At our law firm, we advise injured workers throughout Maryland on Workers’ Compensation issues. A new unreported case from the Court of Special Appeals of Maryland illustrates the complexity of the state Workers’ Compensation Act and the importance of having an experienced lawyer involved at all stages of a claim, if possible.
At Cohen, Snyder, Eisenberg & Katzenberg, P.A., our attorneys represent the surviving family members and dependents of workers in the state who have died in work-related injuries or occupational injuries. Surviving loved ones may be eligible for death and dependent benefits through Workers' Compensation.
When you agree to employment with a company, you do so under the understanding that they know what benefits you'll be receiving, both through their own company and through state and federal law. A fundamental benefit of employment is the Workers' Compensation insurance program, in which injured workers receive compensation for medical bills, time away from work and other recovery or rehabilitation-related coverage. It's a well-known program, yet a recent study shows that many employers do not know coverage rules.
Getting medical treatment is one of the most important things you can do after a workplace injury. However, many employers require that you see their hand-picked physician to determine the extent of your injuries, and you may worry that this person won’t be impartial. This is a valid concern. Even though workers' compensation claims don’t imply fault on the part of the employer, the insurers who pay out workers’ comp claims are always trying to save money. If you feel that this has negatively impacted your medical evaluation, you have a few options.
The Court of Special Appeals of Maryland released an unpublished opinion illustrating “estoppel” in the context of a late workers’ compensation claim. Estoppel provides relief when someone is legally harmed by reasonably relying on another person’s behavior or statements.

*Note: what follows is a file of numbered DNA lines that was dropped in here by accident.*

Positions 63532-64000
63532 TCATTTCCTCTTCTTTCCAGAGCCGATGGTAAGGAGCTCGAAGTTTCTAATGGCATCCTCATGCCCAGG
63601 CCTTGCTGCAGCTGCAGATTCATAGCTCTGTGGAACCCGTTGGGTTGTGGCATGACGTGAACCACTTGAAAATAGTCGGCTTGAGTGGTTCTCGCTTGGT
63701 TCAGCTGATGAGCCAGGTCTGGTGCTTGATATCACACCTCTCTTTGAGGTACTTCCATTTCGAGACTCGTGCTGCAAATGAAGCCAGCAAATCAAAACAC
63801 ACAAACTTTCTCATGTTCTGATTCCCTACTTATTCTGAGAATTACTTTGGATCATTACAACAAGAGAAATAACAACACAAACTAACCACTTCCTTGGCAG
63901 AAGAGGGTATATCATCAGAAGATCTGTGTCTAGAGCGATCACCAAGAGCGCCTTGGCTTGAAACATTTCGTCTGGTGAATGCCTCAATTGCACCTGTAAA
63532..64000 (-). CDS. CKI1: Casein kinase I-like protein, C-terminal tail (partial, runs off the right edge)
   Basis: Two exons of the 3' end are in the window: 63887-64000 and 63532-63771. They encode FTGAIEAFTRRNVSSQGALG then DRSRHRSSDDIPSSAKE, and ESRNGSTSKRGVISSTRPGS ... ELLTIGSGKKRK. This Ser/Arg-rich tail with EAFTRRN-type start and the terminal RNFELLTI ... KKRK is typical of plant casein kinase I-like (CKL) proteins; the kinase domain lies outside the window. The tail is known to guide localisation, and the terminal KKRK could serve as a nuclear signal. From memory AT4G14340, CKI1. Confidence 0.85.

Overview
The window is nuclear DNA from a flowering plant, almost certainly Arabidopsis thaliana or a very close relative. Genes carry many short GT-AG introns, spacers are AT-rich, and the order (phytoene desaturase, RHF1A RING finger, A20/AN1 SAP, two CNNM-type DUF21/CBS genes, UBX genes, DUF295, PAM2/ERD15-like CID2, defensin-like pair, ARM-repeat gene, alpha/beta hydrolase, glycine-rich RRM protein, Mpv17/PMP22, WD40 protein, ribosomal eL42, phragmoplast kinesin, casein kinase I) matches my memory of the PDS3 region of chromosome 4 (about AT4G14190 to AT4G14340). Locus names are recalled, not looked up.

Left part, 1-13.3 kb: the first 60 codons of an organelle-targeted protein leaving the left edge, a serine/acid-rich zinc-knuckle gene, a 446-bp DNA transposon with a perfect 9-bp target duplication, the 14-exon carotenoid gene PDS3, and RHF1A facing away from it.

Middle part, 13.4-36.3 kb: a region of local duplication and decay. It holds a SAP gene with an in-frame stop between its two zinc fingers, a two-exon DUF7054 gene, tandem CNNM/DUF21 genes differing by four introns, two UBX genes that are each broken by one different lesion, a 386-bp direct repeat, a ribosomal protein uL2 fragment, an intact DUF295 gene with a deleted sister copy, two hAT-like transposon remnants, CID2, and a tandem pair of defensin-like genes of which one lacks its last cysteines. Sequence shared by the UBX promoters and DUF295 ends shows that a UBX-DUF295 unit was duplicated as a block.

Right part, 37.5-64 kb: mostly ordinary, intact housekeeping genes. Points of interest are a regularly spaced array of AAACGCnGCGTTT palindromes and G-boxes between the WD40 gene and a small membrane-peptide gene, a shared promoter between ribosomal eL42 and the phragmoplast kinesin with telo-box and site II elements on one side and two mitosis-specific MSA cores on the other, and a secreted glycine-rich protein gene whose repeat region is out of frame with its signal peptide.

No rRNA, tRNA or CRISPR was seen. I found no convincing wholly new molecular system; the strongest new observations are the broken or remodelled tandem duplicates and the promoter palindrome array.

Broadly, injuries that occur during a normal commute to work are normally not covered by Maryland Workers’ Compensation, unless a special exception applies. This concept is called the going-and coming rule.
Last month, we wrote about two bills that awaited review on Maryland Gov. Larry Hogan’s desk. We now know that he decided to sign both into law, a positive sign for state workers.
Firefighters face exposure to toxic chemicals, substances and gases on a regular basis when they run toward danger on all of our behalves. Maryland law presumes that when they get certain diseases in particular circumstances, Workers’ Compensation benefits will be awarded.
A bill has landed on Maryland Gov. Larry Hogan’s desk that would move state correctional officers into a category of public service employees who already get a higher level of Workers’ Compensation benefits in certain situations. As of this April 4 writing, WorkCompCentral reports that HB 205 passed through both houses of the legislature almost unanimously, but the governor has not indicated whether he supports the change.
When a Maryland employee gets a work-related injury or disease, he or she is eligible for Workers’ Compensation. When the worker is found to be temporarily totally disabled, he or she receives wage replacement benefits equal to two-thirds of average weekly wage.